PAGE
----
If you want to continue using the DVP at those altitudes I would follow James Deans advice and work on the pilot jet or fuel screw.

If you had the fuel screw put at 1.5 turns and went down a long run above 7000 feet in altitude you are asking for the bike to load up and foul a plug. I would suggest 1/2 to 1.0 max on the fuel screw with the 48PJ. I feel at those altitudes the DVR is a better match for the 48PJ. (I'm just lazy as changing the PJ is harder than changing the needle).

Clark

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I kind of figured thats what you were gonna tell me. Too many turns out on the fuel screw. I just left it there because it sounded better initially, just above idle.

I suppose I'll turn the fuel screw in again, put in a smaller pilot jet and give the DVP another chance.

Any idea why I cant seem to run the same jetting everyone else seems to get away with (I.E, 48 pilot, 4th notch DVP, 178 main) at more or less the same altitude? I find this puzzling...I run a clean air filter, not over oiled, yet it seems all the Colorado folks run the richer jetting with ease. Weird...

[This message has been edited by Vincent (edited 11-13-2000).]

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It may be production tolerances -or- with a smaller pilot jet or less turns out on the pilot screw, you might be able to run in the 4th clip.

Are you using a #100 pilot air?

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Hi James,

I am running on a 98 WZ timing WR, I am riding on sea level using DVP 4 clip ,50 pilot, main 175. What will the effect be if I used a 100 pilot air jet and using the stock start jet60. Do i need to remove the octopus by using just this combination or do I need to change both jet in order to remove the octopus. Thanks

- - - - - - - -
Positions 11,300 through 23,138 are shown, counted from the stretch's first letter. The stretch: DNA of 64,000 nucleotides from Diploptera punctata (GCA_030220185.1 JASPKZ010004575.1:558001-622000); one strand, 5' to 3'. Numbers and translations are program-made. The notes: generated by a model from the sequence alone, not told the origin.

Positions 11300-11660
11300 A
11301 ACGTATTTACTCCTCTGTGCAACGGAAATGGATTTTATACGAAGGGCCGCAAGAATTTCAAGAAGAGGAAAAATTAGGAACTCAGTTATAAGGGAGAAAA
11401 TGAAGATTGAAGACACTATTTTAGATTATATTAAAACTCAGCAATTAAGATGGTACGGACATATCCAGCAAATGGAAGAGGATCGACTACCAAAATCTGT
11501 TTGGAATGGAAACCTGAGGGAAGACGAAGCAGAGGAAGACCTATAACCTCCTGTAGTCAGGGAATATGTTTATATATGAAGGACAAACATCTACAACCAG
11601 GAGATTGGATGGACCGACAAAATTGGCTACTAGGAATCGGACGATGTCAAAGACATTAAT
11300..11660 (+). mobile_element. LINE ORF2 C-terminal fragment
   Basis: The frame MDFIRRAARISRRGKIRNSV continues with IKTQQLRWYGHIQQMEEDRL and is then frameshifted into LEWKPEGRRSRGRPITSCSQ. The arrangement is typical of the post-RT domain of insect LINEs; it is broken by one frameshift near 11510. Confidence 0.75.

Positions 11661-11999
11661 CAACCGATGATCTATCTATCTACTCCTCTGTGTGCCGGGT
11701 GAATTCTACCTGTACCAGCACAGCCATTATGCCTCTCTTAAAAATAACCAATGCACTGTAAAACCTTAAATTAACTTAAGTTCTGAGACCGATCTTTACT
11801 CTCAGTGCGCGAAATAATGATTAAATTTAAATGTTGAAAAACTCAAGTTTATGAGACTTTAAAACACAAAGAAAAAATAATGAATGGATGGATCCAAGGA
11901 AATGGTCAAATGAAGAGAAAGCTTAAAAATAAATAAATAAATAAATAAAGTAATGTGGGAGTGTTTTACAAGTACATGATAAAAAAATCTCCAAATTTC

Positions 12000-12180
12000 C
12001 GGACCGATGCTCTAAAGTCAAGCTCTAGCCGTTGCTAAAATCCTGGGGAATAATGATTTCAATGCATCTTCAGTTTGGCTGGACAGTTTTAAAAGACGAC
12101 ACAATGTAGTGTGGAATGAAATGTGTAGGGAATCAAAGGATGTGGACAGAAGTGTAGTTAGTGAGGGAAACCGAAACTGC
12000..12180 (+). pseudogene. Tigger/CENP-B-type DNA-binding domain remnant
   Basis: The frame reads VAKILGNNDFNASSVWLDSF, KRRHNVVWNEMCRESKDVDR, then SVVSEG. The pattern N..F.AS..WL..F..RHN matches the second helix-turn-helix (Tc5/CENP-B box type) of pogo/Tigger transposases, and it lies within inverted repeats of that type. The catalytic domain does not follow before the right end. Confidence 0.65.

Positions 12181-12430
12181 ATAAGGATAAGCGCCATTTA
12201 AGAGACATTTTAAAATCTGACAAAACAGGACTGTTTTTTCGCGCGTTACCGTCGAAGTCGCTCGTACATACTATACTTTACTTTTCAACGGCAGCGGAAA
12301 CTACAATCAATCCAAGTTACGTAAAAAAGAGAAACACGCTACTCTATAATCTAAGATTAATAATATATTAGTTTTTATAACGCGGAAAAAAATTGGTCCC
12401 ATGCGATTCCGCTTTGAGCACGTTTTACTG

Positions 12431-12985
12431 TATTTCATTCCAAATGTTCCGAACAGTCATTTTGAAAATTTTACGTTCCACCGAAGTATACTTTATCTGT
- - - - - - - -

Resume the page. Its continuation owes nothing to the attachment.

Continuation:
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The #100 works well with the #48 pilot in my '00 WR. The #50 was too rich for the combinations I have tried. The start jet was not affected in any noticeable way.

Clark or someone else will have to speak about the octopus effects as the '00 WR doesn't have it.

James

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Running the 100 main start air jet along with the octopus will lean out the bike during starting and decelleration as both the 100 primary and 95 secondary air jets will be in effect (the secondary activated by the octopus).

I would recommend you ditch the octopus as it is a air leak waiting to happen as there are a lot of hose connections associated with it.

If you are going to the trouble of changing the primary start air jet from a 75 to a 100 why not remove the octopus at the same time it is a simple process just follow the instrucitons in the technical section and do not forget to block off the two ports indicated.

Clark

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HI Clark and James,

It has been very long since I wanted to ditch all the octopus away. But I still can't get hold of the secondary 65 start jet. So it is ok if I just used the 100 air jet, the stock 60 start jet size and ditch away the octopus. :)

Thanks. :D

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Mech

Yes its ok remember the start jet only comes into play when you use the choke. I'm sure you will be just fine. That is the way my WZ is set up.

Clark

[This message has been edited by Clark Mason (edited 11-14-2000).]

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Hi Clark,

I try it out yesterday and the bike somehow was not so responsive on the low and the mid to top end hit was softer. So after messing with the fuel screw and test riding for two hours. I have gave up and I installed back the octopus. I have block the two holes and the only thing that I can suspect is the lack of the start jet 65 maybe or somehow affect the bike performance. Anyways thanks for the helps

:)

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Mech

Sorry to hear that removing the octopus did not work our for you. I must admit I do not know why as many people I know have removed theirs with excelletnt results me included.

Good luck

Clark